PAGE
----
Censure motion was empty – Afenyo-Markin justifies Majority walkout

The Majority in Parliament has strongly defended its walkout during the vote of censure motion filed against Finance Minister, Ken Ofori-Atta.

Alexander Afenyo-Markin, Deputy Leader of the caucus, believes the Minority failed to do due diligence in pushing for the removal of Ken Ofori-Atta as the Finance Minister.

During the debate of the matter on the floor, KT Hammond, a co-chair of the committee that probed the allegations against the Minister, said they did not find a single piece of evidence to warrant the claims made against Mr. Ofori-Atta.

However, Dr. Dominic Ayine, who was also a co-chair of the ad-hoc committee insisted that they had “unassailable evidence” but were compelled to build consensus on the motion.

“The 44-page report by the ad-hoc committee has no findings or recommendations. So on what findings are we going to prosecute the Minister? What are we doing? It’s much ado about nothing. It is political showmanship.  Why attack someone’s reputation before gathering evidence? You have no proof, and you say we should take a vote on the person?” Afenyo-Markin said on Eyewitness News on Thursday.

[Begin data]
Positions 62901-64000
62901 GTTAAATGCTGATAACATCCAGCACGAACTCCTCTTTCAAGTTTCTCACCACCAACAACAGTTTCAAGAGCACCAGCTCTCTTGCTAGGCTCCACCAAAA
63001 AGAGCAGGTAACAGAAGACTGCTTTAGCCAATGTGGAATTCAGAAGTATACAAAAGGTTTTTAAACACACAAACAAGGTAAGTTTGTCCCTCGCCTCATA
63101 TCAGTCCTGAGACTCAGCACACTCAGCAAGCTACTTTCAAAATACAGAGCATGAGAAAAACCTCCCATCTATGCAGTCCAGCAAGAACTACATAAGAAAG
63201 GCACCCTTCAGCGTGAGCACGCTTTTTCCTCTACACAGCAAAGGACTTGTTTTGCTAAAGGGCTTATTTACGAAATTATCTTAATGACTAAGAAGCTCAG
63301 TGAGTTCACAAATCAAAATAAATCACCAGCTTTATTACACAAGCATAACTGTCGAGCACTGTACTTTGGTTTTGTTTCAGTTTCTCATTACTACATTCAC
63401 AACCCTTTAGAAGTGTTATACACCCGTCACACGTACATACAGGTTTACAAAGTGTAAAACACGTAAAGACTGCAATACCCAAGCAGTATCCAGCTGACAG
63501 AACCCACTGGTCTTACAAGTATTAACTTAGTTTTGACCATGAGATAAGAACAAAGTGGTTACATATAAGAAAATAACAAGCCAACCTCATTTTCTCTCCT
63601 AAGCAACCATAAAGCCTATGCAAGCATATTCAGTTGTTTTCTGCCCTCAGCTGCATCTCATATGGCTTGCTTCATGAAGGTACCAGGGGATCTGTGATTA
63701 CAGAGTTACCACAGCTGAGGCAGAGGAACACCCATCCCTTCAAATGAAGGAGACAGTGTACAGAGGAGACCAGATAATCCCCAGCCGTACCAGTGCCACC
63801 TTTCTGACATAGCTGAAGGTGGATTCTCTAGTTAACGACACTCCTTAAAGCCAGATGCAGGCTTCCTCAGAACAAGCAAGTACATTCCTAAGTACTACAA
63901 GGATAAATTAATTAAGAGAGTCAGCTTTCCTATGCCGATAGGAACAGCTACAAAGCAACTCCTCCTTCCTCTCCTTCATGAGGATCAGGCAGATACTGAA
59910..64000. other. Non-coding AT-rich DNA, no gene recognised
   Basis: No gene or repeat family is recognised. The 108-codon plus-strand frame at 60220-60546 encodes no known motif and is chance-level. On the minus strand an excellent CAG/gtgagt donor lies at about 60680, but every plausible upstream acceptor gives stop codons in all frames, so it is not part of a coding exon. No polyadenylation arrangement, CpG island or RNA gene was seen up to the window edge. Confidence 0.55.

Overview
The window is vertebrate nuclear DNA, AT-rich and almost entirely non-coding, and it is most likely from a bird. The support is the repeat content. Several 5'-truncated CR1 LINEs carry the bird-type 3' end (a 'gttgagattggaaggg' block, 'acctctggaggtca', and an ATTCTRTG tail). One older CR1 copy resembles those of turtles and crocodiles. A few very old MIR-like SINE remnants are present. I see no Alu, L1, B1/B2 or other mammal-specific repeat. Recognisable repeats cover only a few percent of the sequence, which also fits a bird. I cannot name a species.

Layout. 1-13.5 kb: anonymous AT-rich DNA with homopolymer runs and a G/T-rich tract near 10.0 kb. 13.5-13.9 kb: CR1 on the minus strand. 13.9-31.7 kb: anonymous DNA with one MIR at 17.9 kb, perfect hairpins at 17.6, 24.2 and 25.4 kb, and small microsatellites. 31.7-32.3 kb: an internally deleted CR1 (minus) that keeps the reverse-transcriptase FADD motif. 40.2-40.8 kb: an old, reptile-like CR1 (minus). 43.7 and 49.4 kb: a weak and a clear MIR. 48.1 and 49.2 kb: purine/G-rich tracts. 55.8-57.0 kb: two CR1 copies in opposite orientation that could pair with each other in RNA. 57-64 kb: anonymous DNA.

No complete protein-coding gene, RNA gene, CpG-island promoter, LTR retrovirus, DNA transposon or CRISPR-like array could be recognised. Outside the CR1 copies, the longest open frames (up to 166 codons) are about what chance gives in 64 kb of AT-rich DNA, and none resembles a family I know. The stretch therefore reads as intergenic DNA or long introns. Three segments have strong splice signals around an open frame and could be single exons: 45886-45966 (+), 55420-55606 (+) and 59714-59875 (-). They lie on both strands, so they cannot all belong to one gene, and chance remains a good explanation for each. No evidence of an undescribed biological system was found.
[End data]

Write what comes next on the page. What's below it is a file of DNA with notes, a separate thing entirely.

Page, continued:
Members of the Majority staged a walkout as Parliament voted to decide the fate of the Finance Minister, after the debate on the report of the censure motion.

Majority Leader, Osei Kyei-Mensah-Bonsu, who led the walkout said they cannot be part of a process that was baseless and politically motivated.

“So the Minority was actually arguing on cross-purpose and say we should take the Minister to the firing squad. So we the Majority will not be part. The Minority has [already] conceded that they do not have what it takes to do what they are doing”, Afenyo-Markin stressed.

Meanwhile, the vote of censure motion filed by the Minority against the Finance Minister, Ken Ofori-Atta,  failed during voting on Thursday, December 8, 2022.

This was because only 136 legislators on the Minority side voted on Thursday to demand the removal of Mr Ofori-Atta thus falling short of the two-thirds constitutional requirement for the motion to pass through.

The proponents of the motion needed the votes of 183 legislators to have the motion passed against Mr. Ofori-Atta.